Insights into Sukkot by Rav Re’uven Ungar of Sha’alvim.
The Mishnah in Masechet Sukkah (53a) remarks that during the Simchat Beit HaShoeva celebrations “..some people proclaimed ‘happy is our youth that did not embarrass our mature years’ , while others said ‘happy are our mature years that atoned for our years of youth.’..it was said that the elder Hillel proclaimed – ‘if I am here, everything is here, if I am not here, who is here?’ ”
Why did the songs of the Simchat Beit HaShoeva focus on issues of purifying oneself from sin? What is the meaning of the words of Hillel?
Rav Soloveitchik, of blessed memory, explains as follows (recorded in Reshimot Shiurim, page 282): Chag Sukkot is the festival of purification as it follows the purification of Yom Kippur. Therefore, the motif of the songs and praise focus upon purification and forgiveness from sin.
The words of Hillel also relate to cleansing from sin. Hillel declared in a strident tone that an individual is responsible for his actions. He may not abdicate responsibility and place it upon others.
When others mock him, an observant person must respond “If I am here- by myself- everything is here”. The individual may not claim that others will fulfill the Torah in place of him. “If I am not here, who is here?”. A person is entirely responsible for himself. When a person feels this responsibility- he is likely to repent and to become observant.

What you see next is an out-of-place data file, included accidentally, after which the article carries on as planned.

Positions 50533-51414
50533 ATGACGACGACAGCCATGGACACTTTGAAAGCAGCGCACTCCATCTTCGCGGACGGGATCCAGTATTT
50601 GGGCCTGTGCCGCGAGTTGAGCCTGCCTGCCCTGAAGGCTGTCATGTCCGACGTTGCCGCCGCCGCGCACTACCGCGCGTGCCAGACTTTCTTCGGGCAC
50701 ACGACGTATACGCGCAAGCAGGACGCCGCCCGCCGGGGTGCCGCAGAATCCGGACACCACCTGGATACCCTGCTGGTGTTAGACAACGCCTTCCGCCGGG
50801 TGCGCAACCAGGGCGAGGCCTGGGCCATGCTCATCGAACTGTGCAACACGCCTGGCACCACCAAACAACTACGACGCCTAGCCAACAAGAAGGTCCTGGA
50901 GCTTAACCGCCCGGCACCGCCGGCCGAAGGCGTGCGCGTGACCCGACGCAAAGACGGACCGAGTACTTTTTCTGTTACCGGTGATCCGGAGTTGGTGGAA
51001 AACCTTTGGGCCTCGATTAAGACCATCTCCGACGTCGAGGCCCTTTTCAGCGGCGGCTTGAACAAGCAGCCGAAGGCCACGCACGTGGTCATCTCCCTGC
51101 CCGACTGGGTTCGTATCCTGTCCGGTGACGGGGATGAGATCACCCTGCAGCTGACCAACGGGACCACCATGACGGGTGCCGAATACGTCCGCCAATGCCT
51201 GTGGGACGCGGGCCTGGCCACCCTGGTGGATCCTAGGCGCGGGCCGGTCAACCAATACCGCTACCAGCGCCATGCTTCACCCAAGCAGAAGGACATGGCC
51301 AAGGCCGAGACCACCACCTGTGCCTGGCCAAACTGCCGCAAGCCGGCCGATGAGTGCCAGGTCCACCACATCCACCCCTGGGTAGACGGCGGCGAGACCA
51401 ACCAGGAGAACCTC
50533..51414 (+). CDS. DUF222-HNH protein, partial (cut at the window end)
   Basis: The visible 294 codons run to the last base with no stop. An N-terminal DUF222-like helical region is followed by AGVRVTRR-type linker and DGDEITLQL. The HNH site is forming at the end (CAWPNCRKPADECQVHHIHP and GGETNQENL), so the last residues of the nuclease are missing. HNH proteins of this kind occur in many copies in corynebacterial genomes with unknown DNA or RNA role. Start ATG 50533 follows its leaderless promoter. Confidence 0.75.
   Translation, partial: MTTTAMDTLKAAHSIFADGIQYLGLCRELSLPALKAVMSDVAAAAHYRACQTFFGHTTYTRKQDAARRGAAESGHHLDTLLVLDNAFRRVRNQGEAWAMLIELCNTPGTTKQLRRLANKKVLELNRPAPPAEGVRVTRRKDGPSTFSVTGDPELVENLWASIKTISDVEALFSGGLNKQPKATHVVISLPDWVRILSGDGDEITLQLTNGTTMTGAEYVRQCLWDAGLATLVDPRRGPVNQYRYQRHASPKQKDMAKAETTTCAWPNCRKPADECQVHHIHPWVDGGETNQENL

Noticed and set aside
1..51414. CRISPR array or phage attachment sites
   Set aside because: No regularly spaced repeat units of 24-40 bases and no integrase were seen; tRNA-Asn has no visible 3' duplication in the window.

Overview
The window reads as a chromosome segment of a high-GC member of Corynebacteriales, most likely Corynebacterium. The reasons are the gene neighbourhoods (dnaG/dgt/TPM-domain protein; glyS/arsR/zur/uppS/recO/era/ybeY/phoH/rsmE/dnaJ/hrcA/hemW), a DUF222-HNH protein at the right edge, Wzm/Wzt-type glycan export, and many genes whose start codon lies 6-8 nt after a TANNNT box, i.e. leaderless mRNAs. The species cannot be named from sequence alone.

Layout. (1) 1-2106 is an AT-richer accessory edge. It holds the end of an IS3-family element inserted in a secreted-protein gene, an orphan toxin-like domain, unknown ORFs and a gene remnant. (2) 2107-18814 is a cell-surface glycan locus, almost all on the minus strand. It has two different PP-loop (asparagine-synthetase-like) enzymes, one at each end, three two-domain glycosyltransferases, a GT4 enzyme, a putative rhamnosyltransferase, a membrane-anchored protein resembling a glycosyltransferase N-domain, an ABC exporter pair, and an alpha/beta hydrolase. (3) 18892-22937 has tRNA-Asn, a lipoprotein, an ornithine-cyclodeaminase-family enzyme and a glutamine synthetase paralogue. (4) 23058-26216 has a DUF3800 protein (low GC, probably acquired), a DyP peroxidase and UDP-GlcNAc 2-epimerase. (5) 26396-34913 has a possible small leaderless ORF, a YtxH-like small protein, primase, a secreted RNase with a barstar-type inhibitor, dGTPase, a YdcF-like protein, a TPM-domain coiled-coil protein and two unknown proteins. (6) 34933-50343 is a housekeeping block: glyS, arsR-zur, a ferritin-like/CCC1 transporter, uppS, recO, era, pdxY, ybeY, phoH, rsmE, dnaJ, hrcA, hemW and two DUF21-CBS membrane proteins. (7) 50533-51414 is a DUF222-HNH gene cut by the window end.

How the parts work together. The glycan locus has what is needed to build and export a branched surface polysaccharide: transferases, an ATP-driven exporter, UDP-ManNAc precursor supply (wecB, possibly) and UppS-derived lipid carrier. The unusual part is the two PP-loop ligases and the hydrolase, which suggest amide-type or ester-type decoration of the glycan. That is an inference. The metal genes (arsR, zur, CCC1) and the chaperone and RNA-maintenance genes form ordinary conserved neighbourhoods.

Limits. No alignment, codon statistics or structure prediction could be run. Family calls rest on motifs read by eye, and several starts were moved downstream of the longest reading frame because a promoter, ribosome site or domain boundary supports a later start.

The foundation of song in the Simchat Beit HaShoeva is the verse in Tehilim (103:2,3): “My soul blesses Hashem, and may it not forget what He has done, who has forgiven me for my sins who has healed all of my sicknesses”. Similar to those who have been rescued from dangers and are required to thank Hashem, those who receive atonement from their sins are required to thank and to sing to Hashem. This constitutes the foundation of the celebration of the Simchat Beit HaShoeva.